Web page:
“Everything that happened in Jammu and Kashmir between 1846-1947 was in some way a product of the British strategic interests in the region.” They wanted control over the Gilgit Agency for monitoring the affairs of Central Asia and defensive outpost against any hostile incursion from that direction.  The British ultimately succeeded on 26 March 1935 in getting a lease of the Gilgit Wazarat north of Indus and its dependencies for sixty years. The Gilgit area was reverted to the Dogra ruler on August 1, 1947, after the lapse of British Paramountcy. People rose in revolt against the decision and the Gilgit scout put the governor under protective custody and formed a provincial government and acceded to Pakistan. ‘Lord Mountbatten, in 1947 tried his best to create circumstances to see the Northern Areas in the lap of New Delhi but it did not happen.      On 16 November 1947, Karachi (then capital of Pakistan) sent a political agent at the provincial government’ invitation. ‘From then on Pakistan   directly administered the Northern Areas.’ Moreover, people of the area have been demanding to declare the Areas i.e. Gilgit-Baltistan as the fifth province. Christopher Snedden is analyzing the relation between Gilgit-Baltistan and AJK in the context of    the situation as obtained in 1947 in Muzaffarabad, writes, “Generally Azad Kashmir Government accepted that the Northern Areas were outside its jurisdiction.”

In 1993, a writ was filed in Azad Kashmir High Court for getting Northern Areas within the control of AjK government. The High Court directed AJK Government to take control of the Areas. Nevertheless, the order was set aside in 1994 by the AJK Supreme Court.  On 9 September 2009, Government of Pakistan issued an order for self-governance of Gilgit-Baltistan. It was welcomed by the people and seen as a move towards graduating to the status of the fifth province of Pakistan.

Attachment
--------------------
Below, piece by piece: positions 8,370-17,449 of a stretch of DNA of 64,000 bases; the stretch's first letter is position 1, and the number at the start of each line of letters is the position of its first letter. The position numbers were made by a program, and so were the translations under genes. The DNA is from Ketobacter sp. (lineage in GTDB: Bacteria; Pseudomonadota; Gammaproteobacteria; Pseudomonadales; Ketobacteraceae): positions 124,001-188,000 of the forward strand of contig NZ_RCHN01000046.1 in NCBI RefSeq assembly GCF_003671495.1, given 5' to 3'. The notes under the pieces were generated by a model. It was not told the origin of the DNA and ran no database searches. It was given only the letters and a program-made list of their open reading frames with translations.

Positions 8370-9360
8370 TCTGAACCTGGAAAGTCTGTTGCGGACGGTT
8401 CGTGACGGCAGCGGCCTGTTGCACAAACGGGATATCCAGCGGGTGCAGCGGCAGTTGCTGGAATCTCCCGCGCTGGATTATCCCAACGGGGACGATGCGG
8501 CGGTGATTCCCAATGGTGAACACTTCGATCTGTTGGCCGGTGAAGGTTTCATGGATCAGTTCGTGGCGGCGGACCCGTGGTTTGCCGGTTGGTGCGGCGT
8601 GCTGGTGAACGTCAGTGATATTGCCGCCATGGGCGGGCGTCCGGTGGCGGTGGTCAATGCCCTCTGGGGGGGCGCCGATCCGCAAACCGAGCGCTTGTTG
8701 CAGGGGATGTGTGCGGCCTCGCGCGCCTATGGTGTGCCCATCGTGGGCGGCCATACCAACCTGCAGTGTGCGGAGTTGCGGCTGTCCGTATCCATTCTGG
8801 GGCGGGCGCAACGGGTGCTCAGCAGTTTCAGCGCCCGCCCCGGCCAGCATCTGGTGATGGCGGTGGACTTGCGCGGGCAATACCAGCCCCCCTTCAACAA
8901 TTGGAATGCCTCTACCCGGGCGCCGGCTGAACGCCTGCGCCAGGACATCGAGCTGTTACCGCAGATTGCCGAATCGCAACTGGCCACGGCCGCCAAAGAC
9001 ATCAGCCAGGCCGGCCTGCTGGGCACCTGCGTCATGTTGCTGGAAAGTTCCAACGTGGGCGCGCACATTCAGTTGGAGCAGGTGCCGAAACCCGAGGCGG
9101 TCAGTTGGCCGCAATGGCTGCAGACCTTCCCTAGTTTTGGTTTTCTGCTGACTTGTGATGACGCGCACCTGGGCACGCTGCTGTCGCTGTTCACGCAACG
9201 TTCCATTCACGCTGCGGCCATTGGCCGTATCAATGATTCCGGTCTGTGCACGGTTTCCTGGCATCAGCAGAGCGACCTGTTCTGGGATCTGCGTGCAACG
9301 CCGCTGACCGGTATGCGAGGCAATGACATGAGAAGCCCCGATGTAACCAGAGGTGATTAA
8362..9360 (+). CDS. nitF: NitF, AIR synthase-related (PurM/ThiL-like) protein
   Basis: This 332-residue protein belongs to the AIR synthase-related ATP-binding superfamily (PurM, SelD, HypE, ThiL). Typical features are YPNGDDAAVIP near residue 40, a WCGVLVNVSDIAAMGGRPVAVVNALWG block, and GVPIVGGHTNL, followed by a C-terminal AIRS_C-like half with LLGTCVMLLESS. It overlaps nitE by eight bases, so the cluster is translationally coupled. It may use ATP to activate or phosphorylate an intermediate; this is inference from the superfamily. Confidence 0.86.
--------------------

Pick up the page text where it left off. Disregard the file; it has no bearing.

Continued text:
Of late it is not demand of the people of Gilgit-Baltistan that has made GOP contemplate or initiate moves for granting fifth province status to Gilgit-Baltistan but reportedly China’s insistence is behind it.  The Chinese Foreign Ministry statement saying, ‘it has not changed its stand on Kashmir and calling for Indo-Pakistan dialogue of settling the issue’ did not put at rest speculations about fifth province status. Equally, it is not clear, if Sartaj Aziz, who has prepared the document on Gilgit-Baltistan, has analyzed the impact of declaring Gilgit-Baltistan as the fifth province of Pakistan can have the Kashmir Dispute. Such a decision will be in contravention of Pakistan’s stated position on the UN resolution. Or, if he has put a proviso like “temporary” to the envisaged arrangement – something akin to Article 6, in  the Sino-Pak Boundary Agreement.

The proposed move on Thursday and Friday as is evident from quoted statemented invited a caveat from the GOI and an injunction from the ‘resistance leadership’.

The GOI has called move as a violation of the Shimla Agreement and Lahore Declaration. Both these document in reality recognize Kashmir as dispute/problem “awaiting final settlement”.

Some jurists on the basis of Indian Constitution Article 1, and entry of 15 of the first schedule have been contesting New Delhi’s view that Gilgit-Baltistan is “integral” part of India. That reads:

The territory which immediately before the commencement of this Constitution, ( 26 January 1950) was comprised in the Indian State of Jammu and Kashmir.

Their view is that ‘On that date neither AJK nor Gilgit-Baltistan was part of Indian State of Jammu and Kashmir.’

The injunction from the resistance leadership is in line with the stated policy of Pakistan on Kashmir. Notwithstanding, the people the Northern Areas asking for joining Pakistan as a fifth province, Karachi in keeping with the spirit of UN resolutions had not agreed to it. It can be said with all certainty declaring Gilgit-Baltistan as the fifth province is expected to invade Pakistan’s stated position about the UN resolutions. Thus adversely affect the Kashmir cause.

Published in Greater Kashmir on 20-03-2017